• negotiating with formal and informal supports on behalf of the young person; and
  • positive reinforcement, often in the form of token economies.

These are just a few of the interventions that will be matched to each client and integrated into the plan of care.

Purpose of the Program

The purpose of the E.T.O.P. program is to prepare these persons served with the tools and understanding they will require so that they can function in society. The secondary goals under this are:

  • to identify the types of external or outreach supports they will require even in their early adulthood years to deal with their chronic risks and needs.
  • to prevent further psychiatric breakdowns or an escalation of serious behavioural problems such as aggression, self-destructive acts, substance abuse and criminal activity.
  • for those clients already involved with the criminal justice system, to help them through it and to advocate for them as they move through the court system.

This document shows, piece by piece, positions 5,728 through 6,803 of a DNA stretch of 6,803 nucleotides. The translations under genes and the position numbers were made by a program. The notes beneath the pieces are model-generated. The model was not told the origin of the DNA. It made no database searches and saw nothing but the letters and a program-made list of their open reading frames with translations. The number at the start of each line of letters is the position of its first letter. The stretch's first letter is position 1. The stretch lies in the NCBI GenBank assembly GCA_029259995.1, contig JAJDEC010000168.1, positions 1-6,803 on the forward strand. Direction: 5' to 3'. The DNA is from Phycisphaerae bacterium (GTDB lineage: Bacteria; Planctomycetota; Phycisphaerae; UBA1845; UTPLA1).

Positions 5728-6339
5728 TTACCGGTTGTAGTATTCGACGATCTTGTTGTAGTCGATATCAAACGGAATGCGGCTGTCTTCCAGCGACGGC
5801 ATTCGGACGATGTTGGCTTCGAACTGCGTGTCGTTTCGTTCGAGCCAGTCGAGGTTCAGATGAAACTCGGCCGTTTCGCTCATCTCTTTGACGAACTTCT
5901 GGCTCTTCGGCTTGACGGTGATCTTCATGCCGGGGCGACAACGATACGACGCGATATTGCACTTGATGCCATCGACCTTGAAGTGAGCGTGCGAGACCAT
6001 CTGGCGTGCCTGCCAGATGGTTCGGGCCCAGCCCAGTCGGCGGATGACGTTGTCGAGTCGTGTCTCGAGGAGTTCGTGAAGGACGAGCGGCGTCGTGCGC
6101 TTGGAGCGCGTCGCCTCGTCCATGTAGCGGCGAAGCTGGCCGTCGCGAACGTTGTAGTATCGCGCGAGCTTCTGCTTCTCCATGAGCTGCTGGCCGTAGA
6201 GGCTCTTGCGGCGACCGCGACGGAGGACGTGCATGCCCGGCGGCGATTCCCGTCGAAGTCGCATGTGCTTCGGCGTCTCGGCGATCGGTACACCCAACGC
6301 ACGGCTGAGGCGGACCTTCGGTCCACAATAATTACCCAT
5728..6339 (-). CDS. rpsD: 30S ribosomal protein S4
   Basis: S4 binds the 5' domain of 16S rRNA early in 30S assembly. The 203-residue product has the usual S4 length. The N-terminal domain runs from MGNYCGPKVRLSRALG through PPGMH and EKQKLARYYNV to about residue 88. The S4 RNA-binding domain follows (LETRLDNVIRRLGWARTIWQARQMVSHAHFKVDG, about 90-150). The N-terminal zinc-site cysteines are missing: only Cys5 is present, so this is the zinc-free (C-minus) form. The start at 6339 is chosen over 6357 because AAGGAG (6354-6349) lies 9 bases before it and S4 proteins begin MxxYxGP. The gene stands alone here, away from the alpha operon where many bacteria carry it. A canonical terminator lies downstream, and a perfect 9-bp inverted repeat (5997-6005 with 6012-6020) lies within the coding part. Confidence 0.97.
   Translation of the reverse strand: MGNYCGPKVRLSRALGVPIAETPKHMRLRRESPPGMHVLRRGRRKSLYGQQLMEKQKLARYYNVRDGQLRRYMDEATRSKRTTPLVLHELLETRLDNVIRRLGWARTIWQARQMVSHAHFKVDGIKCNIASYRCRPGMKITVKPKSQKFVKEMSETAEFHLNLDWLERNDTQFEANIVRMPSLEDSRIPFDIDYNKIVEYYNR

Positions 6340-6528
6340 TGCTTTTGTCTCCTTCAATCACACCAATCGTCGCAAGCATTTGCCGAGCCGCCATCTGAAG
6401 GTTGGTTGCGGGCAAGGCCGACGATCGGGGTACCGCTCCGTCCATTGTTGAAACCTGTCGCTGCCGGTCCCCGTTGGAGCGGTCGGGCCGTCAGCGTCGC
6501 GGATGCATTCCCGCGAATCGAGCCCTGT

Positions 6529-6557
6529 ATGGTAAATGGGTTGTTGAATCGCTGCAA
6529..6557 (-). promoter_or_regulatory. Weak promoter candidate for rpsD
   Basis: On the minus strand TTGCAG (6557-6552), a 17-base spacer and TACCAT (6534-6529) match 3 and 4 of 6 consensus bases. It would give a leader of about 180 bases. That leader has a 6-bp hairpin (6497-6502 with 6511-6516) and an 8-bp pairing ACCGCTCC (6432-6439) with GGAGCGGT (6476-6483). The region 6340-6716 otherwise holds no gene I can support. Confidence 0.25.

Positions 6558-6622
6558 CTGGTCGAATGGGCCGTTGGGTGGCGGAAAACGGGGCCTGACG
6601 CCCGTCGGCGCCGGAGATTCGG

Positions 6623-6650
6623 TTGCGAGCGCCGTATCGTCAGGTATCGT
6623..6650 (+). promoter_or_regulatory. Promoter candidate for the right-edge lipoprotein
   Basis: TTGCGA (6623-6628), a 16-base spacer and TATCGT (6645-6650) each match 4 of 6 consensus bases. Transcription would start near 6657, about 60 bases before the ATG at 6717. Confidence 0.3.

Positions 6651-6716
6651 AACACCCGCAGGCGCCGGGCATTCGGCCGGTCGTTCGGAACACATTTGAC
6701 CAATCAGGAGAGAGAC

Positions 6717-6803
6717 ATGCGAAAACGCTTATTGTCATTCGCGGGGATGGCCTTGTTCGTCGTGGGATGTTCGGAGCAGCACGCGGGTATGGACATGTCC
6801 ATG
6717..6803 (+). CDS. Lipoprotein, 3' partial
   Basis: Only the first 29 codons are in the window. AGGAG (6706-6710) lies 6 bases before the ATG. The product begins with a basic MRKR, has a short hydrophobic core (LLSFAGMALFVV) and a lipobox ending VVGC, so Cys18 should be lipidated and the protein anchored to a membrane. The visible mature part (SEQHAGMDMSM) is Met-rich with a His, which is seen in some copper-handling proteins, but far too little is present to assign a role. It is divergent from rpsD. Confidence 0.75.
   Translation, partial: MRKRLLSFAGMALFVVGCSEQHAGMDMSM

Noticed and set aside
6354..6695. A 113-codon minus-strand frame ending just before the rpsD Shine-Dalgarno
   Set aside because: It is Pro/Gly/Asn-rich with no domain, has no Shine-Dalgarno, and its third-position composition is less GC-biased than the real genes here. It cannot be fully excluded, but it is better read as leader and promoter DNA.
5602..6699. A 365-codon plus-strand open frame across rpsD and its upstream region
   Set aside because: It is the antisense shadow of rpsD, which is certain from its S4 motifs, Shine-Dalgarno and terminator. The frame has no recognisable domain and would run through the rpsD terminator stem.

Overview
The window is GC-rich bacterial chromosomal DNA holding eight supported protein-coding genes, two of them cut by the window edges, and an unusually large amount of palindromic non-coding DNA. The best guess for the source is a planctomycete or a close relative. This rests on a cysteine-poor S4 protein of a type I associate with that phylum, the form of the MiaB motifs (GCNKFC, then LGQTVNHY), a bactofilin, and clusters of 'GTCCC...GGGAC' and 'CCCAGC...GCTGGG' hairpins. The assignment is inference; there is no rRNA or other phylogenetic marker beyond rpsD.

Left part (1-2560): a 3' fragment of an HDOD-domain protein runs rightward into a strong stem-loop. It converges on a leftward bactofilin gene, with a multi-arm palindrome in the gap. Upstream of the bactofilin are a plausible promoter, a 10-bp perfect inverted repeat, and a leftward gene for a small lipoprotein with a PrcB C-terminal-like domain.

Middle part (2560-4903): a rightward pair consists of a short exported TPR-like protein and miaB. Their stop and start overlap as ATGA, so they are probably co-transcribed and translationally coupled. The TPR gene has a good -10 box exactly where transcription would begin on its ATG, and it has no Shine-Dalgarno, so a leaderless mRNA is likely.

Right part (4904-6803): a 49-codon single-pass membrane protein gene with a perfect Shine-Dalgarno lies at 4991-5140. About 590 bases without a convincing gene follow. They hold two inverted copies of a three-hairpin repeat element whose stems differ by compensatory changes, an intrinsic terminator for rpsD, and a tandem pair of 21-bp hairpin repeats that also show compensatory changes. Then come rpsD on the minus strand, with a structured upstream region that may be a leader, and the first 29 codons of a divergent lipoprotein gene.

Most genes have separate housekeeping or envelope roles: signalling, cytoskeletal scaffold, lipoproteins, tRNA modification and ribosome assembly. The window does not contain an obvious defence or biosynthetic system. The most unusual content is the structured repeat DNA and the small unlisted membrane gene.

• to improve the persons served problem solving ability through such things as anger management training, impulse control training and planning for dealing with distressing feelings and situations.
  • to teach living skills such as improving literacy, hygiene, laundry, cooking, shopping and budgeting.
  • to teach the persons served where to find employment that is suitable to their abilities and aptitude, how to get hired and how to keep the job when they are hired.

Because of the variability of resources and supports that may be required, special care costs for each person served will also be variable and currently are determined on an individual basis.